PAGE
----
All in all, the adventurous and widescreen ambience of "Not Bleeding Red" comes up close and personal to classic electronic music, venting the airs of Kraftwerk, Jarre and Tangerine Dream in a remarkable, fascinating manner.
Next to the double cd version (containing nine tracks), the album is also available as double vinyl album (holding eight tracks).
Rick Anderson Wrote :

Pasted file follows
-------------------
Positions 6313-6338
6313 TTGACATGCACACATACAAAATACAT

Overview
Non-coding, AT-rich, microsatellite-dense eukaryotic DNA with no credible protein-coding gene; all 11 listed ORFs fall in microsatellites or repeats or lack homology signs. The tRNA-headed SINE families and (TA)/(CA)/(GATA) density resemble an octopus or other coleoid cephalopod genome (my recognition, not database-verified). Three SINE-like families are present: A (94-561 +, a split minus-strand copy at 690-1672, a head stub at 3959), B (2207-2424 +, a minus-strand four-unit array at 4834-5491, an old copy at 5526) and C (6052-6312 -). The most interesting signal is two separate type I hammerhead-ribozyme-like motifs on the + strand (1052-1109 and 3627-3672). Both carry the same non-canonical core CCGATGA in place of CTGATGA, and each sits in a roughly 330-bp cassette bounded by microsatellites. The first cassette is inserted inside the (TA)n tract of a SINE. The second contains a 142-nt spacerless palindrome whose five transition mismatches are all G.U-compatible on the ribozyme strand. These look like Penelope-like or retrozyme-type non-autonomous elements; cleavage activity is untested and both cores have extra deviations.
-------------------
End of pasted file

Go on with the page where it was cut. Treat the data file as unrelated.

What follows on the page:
Anyone old enough to remember Belgian industrial music and EBM pioneers Front 242 will likely be expecting something very different from what is offered on this, the debut album from former Front 242 members Daniel B and Dirk Bergen (with Erwin Jadot). The familiar jackboot rhythms and shouting are nowhere to be heard; instead, we get floating clouds of warm analog synthesizer (reportedly including such old-school mainstays as the Moog Voyager, Prophet 8, Juno 106, and even an old Arp Odyssey) buttressed by gently throbbing beats that don't compel dancing as much as they simply create a temporal scaffolding to which the layers of simple melody and complexly layered textures can cling. And that's on disc one; on the second disc, things are even more gauzy and ambient and frequently beatless. The very long suite-form second track (titled "CK" and featuring two subsections, the slyly titled "242 Hurtz" and "Vorspiel") is particularly lovely and also borderline soporific -- the line that separates a track like this from new age music is discomfortingly fuzzy, but nevertheless real and has something to do with musical intelligence, which these guys really do have in abundance. There is darkness in this music, but it's never oppressive; it's consistently attractive, but never cloying or saccharine. And their mastery of these old but still beloved instruments is reflected in the dense complexity of the sonic textures they create, even when the music seems simple enough on the surface. ~ Rick Anderson